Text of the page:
[Tweeters] Wednesday morning Bird Walk at Nisqually NWR

festuca at comcast.net festuca at comcast.net
Wed Sep 21 18:33:31 PDT 2016


Hi folks,



This Wednesday morning – the last day of Summer - 28 birders enjoyed a great day at Nisqually Refuge. The morning fog was lifting at 8 a.m. as we met at the Visitors’ Center for the weekly bird walk, and it was a cool 42°. During the group introductions at the Center, we were treated to a tiercel KESTREL harassing the STARLINGS and a RED-SHAFTED FLICKER, as well as a RIVER OTTER in the pond.



There was a +12.8 high tide at 10:05 a.m., so the group decided to ‘reverse’ our usual path, and work our way straight out to the estuary dike, hoping to find some shorebirds moving in with the tidal push. We, of course, took longer than optimal to get there, so the estuary was pretty full by the time we arrived, and but few peeps were seen. But, a WILSON’S SNIPE in the freshwater marsh near the estuary boardwalk was seen well.



However, the raptor action was pretty good. We watched a very dark MERLIN working across the restoration area, as well as an immature COOPER’S HAWK and an immy SHARP-SHINNED HAWK, providing a good study of the two Accipiter species. Several BALD EAGLES and a female HARRIER were seen as well.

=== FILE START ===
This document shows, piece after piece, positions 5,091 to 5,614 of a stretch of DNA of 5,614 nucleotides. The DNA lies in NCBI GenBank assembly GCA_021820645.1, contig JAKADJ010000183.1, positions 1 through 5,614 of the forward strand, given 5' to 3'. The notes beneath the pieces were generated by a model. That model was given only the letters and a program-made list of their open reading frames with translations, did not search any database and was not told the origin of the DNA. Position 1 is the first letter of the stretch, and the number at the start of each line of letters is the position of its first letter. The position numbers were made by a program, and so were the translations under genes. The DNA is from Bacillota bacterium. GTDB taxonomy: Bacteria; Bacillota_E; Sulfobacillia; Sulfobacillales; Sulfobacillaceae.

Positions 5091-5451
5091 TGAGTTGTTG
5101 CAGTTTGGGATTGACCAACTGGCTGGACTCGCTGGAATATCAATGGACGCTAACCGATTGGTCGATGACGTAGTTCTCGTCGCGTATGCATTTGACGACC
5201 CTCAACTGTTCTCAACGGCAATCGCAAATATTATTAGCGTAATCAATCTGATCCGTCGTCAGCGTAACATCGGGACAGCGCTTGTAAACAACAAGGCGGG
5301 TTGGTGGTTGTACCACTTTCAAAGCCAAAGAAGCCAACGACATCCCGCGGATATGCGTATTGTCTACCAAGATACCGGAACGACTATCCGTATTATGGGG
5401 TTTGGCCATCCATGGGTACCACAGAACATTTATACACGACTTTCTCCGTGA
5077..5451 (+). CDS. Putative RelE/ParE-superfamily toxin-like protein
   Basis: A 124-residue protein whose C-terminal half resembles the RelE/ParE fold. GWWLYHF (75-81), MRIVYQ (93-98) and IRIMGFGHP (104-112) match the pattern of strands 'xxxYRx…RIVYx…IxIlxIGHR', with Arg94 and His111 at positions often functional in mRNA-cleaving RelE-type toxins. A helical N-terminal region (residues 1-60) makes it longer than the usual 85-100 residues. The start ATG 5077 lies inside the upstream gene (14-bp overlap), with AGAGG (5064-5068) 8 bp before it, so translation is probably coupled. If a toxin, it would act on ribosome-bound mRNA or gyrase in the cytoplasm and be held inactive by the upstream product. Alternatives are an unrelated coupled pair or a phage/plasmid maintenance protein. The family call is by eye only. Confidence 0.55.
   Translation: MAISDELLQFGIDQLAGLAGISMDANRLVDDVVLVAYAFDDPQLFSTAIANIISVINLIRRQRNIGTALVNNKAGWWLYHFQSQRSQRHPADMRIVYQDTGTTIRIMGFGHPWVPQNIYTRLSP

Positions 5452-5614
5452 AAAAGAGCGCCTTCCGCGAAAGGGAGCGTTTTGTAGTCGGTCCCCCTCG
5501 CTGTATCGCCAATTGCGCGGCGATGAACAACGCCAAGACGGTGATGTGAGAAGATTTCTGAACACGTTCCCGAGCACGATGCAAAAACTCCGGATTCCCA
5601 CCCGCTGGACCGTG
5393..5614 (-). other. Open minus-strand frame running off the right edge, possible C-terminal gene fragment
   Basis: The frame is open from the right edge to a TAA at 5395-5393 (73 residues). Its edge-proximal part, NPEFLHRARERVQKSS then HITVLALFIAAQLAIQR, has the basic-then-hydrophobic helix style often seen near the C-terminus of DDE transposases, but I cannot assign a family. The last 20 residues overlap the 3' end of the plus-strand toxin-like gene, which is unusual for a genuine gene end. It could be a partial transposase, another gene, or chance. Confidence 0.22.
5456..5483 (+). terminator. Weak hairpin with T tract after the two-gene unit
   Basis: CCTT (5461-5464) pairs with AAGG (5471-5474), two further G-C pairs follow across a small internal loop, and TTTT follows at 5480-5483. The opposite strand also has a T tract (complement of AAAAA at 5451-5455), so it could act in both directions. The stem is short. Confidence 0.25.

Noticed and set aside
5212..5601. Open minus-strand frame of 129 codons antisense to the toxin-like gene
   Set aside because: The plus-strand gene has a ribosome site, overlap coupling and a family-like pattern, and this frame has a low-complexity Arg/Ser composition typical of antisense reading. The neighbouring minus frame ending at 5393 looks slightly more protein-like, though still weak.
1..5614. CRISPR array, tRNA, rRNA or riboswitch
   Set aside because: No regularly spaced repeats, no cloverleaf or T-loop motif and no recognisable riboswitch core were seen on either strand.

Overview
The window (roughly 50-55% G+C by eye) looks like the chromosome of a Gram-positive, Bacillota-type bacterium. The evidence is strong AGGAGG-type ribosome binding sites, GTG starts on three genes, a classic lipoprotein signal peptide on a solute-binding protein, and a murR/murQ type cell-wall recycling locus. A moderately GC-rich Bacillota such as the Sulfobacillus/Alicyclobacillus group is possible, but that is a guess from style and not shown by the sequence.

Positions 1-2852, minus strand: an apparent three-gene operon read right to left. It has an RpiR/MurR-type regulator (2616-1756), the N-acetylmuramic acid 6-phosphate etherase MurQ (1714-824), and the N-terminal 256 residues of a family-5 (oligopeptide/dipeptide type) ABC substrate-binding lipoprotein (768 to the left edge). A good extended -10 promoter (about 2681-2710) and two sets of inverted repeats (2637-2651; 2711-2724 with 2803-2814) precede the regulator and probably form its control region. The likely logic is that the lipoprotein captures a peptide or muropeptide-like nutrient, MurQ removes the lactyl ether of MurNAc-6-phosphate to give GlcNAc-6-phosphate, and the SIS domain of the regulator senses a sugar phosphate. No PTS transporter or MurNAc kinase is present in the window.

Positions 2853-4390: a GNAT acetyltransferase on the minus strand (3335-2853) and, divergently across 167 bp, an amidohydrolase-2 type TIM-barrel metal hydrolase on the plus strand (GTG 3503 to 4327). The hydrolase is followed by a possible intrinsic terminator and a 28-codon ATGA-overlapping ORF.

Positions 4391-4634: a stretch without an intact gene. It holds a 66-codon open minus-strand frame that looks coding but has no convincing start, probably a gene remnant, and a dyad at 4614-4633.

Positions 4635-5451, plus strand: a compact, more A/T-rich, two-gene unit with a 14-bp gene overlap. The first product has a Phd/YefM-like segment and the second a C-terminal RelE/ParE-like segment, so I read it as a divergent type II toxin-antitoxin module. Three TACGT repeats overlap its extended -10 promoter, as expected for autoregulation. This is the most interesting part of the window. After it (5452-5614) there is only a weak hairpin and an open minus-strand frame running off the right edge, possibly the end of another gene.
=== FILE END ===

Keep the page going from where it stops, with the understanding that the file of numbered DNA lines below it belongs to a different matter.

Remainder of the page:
We only walked out as far as the first observation deck on the Estuary Boardwalk, then returned to look for songbirds along the Loop Trail. We had good views of both CHICKADEE species, CREEPERS, and SAVANNAH & SONG SPARROWS, and a few LINCOLN’S SPARROWS. Except for COMMON YELLOWTHROATS, the only other warbler seen was a bright male WILSON’S. Several first-of-season FOX SPARROWS, a few flocks of GOLDEN-CROWNED SPARROWS, and both KINGLETS were in the woods, but it seems the flycatchers have vacated the premises. A flock of BAND-TAILED PIGEONS was seen flying down-river.



The half-dozen 'hard-core' birders remaining at the end of the walk went through the orchard and around the service road, and were treated to a fly-over of about 40 CACKLING GEESE. In a few weeks, there will likely be thousands, but it is good to hear their high-pitched calls after a long, dry summer. It was mostly clear, and about 64° when we finished the walk.



For the day, the group saw 69 species of birds, the OTTER, a COYOTE, a half-dozen COLUMBIAN BLACK-TAILED DEER, and a MUSKRAT. A TOWNSEND’S CHIPMUNK was observed stuffing its cheek pouches with waxy Snowberries! A large RED-EARED SLIDER was sunning himself in the visitors’ center pond.



All-in-all, it was a great morning with a great group of birders. We hope to see you at Nisqually one of these times – meet at 8 a.m. each Wednesday at the Visitors’ Center pond overlook.



Best,

Jon. Anderson

Olympia
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